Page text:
Friday, February 5, 2016

GRAF VON FABER-CASTELL GUILLOCHE FOUNTAIN PEN REVIEW

For the past month, things have been awfully quiet around here. I had a pretty hefty exam period up until now, that pretty much drained all my energy. Even when I had a few hours off, I couldn't find the courage to start writing a new article. I'm slowly getting back into the normal routine of blogging though. To start the new year off, I decided to review a pen from a brand that I never tried before...

The impressive number of pen and stationery brands in Germany should be enough to show that Germans know a thing or two about making pens. When you think about German brands, the first that come to mind are probably Montblanc and Pelikan, but today I'd like to talk about a third big name... Graf Von Faber-Castell! 
As the name suggests, GvFC is the daughter-company of Faber-Castell, a brand most of you will know, I assume. Graf von Faber-Castell serves as the 'luxury' department of the brand, and specialises in gold-nibbed pens built with precious materials, and ridiculously priced limited editions! 

The concept behind GvFC pens is simple: to make pens like they used to back in the early 20th century. In that regard, pretty much all GvFC pens, while all different, show the same key design elements. The Classic, vintage-inspired design on their pens is accentuated with modern and luxurious materials and finishes..

The specific model I have in my hands today, is the 'Guilloche'. It's the cheapest model available that has an 18k gold nib, but don't let the word 'cheap' fool you. Prices for this model are still up in the 300 EUR mark, so it won't exactly be an impulse buy. However, it is a considerable step down in price from the regular line, so if you want to own a Graf, this is an excellent place to start. I'd like to thank Penworld for providing me with this pen!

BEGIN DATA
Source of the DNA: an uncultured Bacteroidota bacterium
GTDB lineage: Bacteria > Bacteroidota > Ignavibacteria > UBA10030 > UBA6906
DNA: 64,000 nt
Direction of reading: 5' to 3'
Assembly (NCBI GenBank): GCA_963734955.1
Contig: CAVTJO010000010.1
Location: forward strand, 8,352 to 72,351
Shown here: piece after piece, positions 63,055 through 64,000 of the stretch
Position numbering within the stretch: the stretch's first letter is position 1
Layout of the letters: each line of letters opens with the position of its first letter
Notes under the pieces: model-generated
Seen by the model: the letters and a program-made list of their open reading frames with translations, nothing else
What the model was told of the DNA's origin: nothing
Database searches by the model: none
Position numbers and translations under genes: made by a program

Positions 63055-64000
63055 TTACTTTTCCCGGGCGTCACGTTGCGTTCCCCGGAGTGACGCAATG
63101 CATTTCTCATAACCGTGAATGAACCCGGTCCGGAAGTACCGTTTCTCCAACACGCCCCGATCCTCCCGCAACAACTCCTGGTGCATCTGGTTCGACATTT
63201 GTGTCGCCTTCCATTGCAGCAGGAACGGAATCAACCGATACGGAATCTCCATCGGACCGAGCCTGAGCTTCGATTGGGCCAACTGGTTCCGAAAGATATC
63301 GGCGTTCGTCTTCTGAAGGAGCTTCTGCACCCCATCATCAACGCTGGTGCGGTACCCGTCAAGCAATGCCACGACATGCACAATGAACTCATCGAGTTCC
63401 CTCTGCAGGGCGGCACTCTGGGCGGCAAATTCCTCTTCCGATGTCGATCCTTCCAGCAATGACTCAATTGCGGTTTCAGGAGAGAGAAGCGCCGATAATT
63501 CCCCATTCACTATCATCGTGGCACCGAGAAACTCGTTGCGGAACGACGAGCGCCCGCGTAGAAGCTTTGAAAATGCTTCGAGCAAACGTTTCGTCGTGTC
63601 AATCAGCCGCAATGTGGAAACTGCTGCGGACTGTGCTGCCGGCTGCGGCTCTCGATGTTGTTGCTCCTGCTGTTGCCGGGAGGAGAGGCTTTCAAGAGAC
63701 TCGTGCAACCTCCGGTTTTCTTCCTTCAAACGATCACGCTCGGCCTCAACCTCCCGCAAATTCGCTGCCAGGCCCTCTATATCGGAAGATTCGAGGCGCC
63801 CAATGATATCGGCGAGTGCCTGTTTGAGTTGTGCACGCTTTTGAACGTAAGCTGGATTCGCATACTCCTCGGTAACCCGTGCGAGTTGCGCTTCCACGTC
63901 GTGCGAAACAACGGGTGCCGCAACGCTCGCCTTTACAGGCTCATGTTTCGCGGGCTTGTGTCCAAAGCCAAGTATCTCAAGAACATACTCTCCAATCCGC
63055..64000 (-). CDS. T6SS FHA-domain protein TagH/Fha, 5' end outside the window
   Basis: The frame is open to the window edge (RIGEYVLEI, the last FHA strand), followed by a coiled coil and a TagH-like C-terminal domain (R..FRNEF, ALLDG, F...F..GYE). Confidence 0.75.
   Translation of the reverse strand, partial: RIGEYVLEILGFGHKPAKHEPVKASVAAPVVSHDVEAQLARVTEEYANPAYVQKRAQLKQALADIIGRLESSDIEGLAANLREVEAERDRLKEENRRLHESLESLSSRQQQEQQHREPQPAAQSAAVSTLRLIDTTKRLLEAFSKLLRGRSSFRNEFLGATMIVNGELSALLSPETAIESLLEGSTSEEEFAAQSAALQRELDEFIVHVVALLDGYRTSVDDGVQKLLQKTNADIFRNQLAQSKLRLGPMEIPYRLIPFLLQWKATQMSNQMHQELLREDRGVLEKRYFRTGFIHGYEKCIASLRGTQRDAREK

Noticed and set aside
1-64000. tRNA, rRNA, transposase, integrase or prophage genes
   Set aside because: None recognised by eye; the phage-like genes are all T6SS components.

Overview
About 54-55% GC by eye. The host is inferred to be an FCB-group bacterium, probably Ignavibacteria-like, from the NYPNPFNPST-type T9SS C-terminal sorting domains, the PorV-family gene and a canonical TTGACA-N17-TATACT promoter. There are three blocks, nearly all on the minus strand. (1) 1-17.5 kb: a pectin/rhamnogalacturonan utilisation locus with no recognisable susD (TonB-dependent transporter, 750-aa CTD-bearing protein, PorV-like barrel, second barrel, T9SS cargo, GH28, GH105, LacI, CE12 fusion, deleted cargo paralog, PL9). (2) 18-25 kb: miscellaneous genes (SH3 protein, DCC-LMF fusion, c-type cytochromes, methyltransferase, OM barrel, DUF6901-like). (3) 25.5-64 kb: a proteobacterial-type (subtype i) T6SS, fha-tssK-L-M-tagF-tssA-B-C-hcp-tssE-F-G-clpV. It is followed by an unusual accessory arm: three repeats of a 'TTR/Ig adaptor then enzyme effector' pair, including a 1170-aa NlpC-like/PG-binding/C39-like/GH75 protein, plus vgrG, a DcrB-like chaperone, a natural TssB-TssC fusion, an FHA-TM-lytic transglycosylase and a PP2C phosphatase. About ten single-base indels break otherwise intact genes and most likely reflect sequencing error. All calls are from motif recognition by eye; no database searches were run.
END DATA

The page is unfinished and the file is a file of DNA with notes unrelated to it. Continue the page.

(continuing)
Being the most affordable doesn't show in terms of build quality, or even presentation! The Guilloche comes, in a beautiful wooden box, just like its bigger brothers. I've seen a lot of nice presentation, but for a pen in this price range, the amount of detail  put in the packaging and presentation is quite unseen! 
You won't find any signs of cutting corners on the pen either. It's a relatively small pen, but it's made almost entirely out of metal, and finished with Platinum. The metal build makes for a solid feeling pen, with a satisfying weight (29 grams when closed). The Platinum plated trims are contrasted by a matte grey resin barrel with a herringbone guilloche pattern engraved on it. I personally find the combination of these two materials striking, and it makes for a balanced combination of old design and new materials.
Deisgnwise, this and all other GvFC pens are all pretty straightforward. The body is straight, accentuated by a nice wood or resin, but nothing crazy. The highlight is most definitely the cap. It has a somewhat odd shape, that flares out slightly towards the fineal. The small hinged clip has a simple shape, and is placed unusually low on the cap, similar in appearance to a lot of vintage pens. The family crest is engraved right above the clip. Everything is tastefully done. It's not an excentric pen (I'm looking at you, Delta Dolcevita!), but everything just fits together, and makes for a stylish, sleek product.